As far as story is concerned, I’ve got a few pet peeves: first of all, I really hate prologues because 99% of the time they’re unecessary and just muddy up the actual story. Secondly, I don’t like it when characters wake up in the first scene of the story. It’s just so cliché (unless the character wakes up in midair falling to earth without a parachute. One of the few wake-up beginning scenes, IMO, is The Bourne Identity). I want to read something fresh and different. In fact, I really prefer action at the beginning, and then work in backstory as the story progresses. Finally, if you send me a genre I don’t represent, I will reject it outright (e.g., YA, literary fiction, religious fiction).

 

Me: What are you looking for right now in fiction submissions and not getting? Are there any subjects or genres that are near and dear to your heart? And on the flip side, what are you getting too much of?

Margaret:  I really like romance, all subgenres except religious/inspirational. I get a lot of romance submissions, but romance is surprisingly difficult to write well, so the more I get, the more likely I am to glean some really good stories from the inbox.  I’d love to see some historical romance that isn’t Regency…let’s find some new, fresh historical eras to write about because, really, people fell in love all throughout history, not just in the Regency period.  I’d also like to see more time travel romance, because who among us hasn’t daydreamed about finding ourselves in a different place and time?

I also really like thrillers.

As far as what do I get too much of? I get a lot of fantasy, and although I like fantasy, I’m really, really picky about what I like. I don’t particularly care for Tolkien-style fantasy with wizards, sorcerers, elves, trolls, etc.  My all time favorite books are Stephen King’s Dark Tower series, so I guess I really like dark, gritty, alternate worlds.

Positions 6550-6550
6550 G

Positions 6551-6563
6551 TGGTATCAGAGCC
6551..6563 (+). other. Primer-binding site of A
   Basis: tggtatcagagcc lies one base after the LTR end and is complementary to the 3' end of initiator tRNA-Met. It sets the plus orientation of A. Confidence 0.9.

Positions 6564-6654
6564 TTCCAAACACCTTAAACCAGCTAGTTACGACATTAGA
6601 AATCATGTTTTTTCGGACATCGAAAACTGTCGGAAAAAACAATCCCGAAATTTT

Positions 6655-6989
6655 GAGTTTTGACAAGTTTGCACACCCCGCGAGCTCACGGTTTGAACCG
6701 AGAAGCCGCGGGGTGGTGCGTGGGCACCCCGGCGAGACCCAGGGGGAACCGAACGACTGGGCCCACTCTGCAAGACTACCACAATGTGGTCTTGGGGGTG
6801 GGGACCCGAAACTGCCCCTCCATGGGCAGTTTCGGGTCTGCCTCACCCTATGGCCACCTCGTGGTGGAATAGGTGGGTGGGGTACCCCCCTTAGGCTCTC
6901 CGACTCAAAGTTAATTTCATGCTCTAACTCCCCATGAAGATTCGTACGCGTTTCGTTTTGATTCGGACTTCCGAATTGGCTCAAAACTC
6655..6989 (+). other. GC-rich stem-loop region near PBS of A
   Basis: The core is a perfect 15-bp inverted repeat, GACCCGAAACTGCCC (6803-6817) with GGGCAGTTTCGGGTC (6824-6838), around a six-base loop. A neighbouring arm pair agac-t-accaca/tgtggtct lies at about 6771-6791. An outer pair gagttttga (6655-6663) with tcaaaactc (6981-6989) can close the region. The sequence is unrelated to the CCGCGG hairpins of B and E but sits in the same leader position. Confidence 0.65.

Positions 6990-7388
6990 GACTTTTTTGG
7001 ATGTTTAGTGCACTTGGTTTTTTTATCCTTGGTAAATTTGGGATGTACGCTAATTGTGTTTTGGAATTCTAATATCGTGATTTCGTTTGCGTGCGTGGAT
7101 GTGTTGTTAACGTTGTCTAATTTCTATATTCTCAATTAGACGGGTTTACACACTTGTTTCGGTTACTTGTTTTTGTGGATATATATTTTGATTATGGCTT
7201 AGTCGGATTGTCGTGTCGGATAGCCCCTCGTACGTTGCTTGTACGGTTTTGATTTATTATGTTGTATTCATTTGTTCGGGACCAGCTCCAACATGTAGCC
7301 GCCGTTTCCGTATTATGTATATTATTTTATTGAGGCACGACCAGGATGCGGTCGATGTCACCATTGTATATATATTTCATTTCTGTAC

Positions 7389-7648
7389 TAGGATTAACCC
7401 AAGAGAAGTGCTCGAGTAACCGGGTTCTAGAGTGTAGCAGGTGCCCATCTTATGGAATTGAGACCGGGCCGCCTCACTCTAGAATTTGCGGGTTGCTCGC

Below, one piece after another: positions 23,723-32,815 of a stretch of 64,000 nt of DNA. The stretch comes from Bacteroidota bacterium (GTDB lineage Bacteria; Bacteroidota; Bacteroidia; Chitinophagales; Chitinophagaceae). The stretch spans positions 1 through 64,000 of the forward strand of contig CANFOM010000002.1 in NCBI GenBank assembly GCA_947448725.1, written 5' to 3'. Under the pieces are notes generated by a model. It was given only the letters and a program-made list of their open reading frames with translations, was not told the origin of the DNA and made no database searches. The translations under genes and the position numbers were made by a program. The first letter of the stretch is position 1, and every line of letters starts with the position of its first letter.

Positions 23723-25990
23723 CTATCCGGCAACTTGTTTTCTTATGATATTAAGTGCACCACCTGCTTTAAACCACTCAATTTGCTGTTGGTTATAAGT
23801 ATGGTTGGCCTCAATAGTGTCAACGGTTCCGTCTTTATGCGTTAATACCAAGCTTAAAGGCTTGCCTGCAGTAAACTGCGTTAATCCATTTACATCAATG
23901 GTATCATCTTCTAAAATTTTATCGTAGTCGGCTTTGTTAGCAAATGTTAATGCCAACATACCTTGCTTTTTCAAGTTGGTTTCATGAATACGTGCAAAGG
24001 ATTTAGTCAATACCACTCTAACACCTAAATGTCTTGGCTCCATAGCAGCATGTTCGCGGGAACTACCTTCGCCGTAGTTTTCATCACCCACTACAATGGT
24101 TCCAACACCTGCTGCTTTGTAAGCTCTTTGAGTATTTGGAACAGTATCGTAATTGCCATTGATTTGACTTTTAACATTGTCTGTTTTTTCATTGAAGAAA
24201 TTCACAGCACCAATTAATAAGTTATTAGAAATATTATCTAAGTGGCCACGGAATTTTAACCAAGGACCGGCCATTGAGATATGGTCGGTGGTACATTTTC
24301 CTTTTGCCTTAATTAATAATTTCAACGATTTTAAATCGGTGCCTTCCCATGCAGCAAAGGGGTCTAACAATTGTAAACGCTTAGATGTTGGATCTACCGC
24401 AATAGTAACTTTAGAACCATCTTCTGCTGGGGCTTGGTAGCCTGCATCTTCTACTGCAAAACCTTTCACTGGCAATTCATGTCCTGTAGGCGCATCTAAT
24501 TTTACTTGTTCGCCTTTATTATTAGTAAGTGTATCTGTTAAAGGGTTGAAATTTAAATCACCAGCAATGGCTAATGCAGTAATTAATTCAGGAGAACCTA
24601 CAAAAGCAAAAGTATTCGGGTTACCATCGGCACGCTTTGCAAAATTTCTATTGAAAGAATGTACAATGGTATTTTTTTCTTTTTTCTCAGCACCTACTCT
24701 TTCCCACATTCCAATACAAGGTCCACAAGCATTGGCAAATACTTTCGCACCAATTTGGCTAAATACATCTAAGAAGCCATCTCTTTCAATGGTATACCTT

Me: What is one thing about you that a writer would be surprised to learn?

Margaret:  It’s probably not surprising to learn that in addition to agenting, I also write novels. But it might surprise some people to learn that I’ve written stage plays, as well, some of which have been produced in North Dakota (where I live) but some have also been produced in New York City (waaaay off Broadway).

 

Me: Best piece(s) of advice you can give a writer we haven’t talked about yet?

Margaret:

  1. Follow directions before submitting. I know I said that already, but it can’t be reiterated enough.
  2. Before submitting your manuscript to an agent I would suggest polishing your manuscript, making use of beta readers, joining critique groups, and/or using the services of a professional editor.
  3. Oh, and if you get rejected by an agent…be professional about it. If you send me a childish ranting e-mail calling me names and claiming that it’s ‘my loss,’ etc, it’s not going to make me change my mind. In fact, it’s only going to make me glad I won’t be working with you.

 

Me: Are you open to submissions? If so, how should a writer go about submitting?

Margaret:  Check out my submission requirements on our website:

http://www.andreahurst.com/literary-management/about/margaret-bail/

I’m not terribly active in social media, but I do put in appearances now and then:

https://twitter.com/MKDB

http://www.goodreads.com/user/show/3585181-mkdbail

 

Want to pitch your book to 12 of the best literary agents?

WriteOnCon’s Mid-Winter Pitch-Fest will be open to submissions on March 10th. Right now, they are looking for pitches in these genres:

MG/YA contemporary
New Adult
YA girl-centric
Historical MG/YA
Humorous MG/YA
Gothic MG/YA
MG/YA Thrillers
MG/YA Fantasy
YA Horror
YA Science Fiction
YA Suspense
Literary MG
YA Magic Realism
MG Mysteries

The agents are:

Alyssa Eisner-Henkin, Trident Literary
Amy Tipton, Signature Literary
Brielle Johnson, Writer’s House
Dawn Frederick, Red Sofa Literary
Eddie Schneider, JABberwocky Literary
Jason Yarn, Paradigm Literary
Jennifer Flannery, Flannery Literary
Kathleen Rushall, Marsal Lyon Literary
Logan Garrison, The Gennert Company
Mollie Glick, Foundry Media
Peter Knapp, Park Literary
Sara Crowe, Harvey Klinger

Each of the 12 agents will be reading and commenting on 25 pitches. And guess what? I’ve got at least one of the agents lined up for an interview! You’ll only be able to read it here! 🙂 So if you’re interesting in finding out what the agents will be looking for, stay tuned!

The pitch critique board is already open, so if you want some feedback on your pitch before submitting, you should head on over to their forums.

You can find out more about WriteOnCon here.

You can find the Pitch-Fest forums here.